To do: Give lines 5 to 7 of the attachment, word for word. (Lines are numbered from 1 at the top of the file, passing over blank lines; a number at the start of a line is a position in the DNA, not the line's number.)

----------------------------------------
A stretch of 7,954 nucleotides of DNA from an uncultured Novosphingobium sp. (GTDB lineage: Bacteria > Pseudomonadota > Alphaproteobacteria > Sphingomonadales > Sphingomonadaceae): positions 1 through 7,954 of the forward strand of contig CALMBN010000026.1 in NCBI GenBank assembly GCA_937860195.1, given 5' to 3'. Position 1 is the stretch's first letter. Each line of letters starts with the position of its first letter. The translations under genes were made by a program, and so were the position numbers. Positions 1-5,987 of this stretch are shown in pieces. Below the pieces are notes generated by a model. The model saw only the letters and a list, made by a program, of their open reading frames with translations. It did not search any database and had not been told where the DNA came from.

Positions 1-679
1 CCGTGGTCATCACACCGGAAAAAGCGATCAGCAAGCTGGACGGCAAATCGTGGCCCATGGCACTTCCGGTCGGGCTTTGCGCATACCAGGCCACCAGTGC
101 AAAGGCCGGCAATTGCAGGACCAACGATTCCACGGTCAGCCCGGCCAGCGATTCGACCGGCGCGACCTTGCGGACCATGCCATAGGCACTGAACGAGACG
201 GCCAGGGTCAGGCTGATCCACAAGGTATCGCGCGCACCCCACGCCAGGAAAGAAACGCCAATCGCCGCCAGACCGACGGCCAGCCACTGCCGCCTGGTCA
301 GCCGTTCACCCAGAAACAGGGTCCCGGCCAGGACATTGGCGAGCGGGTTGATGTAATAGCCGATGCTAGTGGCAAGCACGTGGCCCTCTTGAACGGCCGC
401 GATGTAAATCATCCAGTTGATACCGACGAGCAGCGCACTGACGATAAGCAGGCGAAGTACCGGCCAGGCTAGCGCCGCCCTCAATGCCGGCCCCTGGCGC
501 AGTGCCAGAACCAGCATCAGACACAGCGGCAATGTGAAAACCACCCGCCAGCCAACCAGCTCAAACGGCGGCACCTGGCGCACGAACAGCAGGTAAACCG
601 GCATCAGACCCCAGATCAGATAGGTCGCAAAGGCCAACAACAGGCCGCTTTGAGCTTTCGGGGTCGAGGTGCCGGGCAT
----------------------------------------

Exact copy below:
201 GCCAGGGTCAGGCTGATCCACAAGGTATCGCGCGCACCCCACGCCAGGAAAGAAACGCCAATCGCCGCCAGACCGACGGCCAGCCACTGCCGCCTGGTCA
301 GCCGTTCACCCAGAAACAGGGTCCCGGCCAGGACATTGGCGAGCGGGTTGATGTAATAGCCGATGCTAGTGGCAAGCACGTGGCCCTCTTGAACGGCCGC
401 GATGTAAATCATCCAGTTGATACCGACGAGCAGCGCACTGACGATAAGCAGGCGAAGTACCGGCCAGGCTAGCGCCGCCCTCAATGCCGGCCCCTGGCGC